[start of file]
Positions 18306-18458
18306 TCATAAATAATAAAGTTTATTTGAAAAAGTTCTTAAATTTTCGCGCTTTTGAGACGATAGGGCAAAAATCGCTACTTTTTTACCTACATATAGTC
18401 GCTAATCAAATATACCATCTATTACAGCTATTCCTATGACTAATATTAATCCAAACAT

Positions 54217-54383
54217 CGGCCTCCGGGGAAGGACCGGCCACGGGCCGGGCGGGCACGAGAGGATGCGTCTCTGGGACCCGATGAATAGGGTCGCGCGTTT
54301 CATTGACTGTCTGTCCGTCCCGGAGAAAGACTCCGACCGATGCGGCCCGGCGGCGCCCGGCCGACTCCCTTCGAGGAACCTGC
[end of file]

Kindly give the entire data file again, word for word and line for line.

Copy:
Positions 18306-18458
18306 TCATAAATAATAAAGTTTATTTGAAAAAGTTCTTAAATTTTCGCGCTTTTGAGACGATAGGGCAAAAATCGCTACTTTTTTACCTACATATAGTC
18401 GCTAATCAAATATACCATCTATTACAGCTATTCCTATGACTAATATTAATCCAAACAT

Positions 54217-54383
54217 CGGCCTCCGGGGAAGGACCGGCCACGGGCCGGGCGGGCACGAGAGGATGCGTCTCTGGGACCCGATGAATAGGGTCGCGCGTTT
54301 CATTGACTGTCTGTCCGTCCCGGAGAAAGACTCCGACCGATGCGGCCCGGCGGCGCCCGGCCGACTCCCTTCGAGGAACCTGC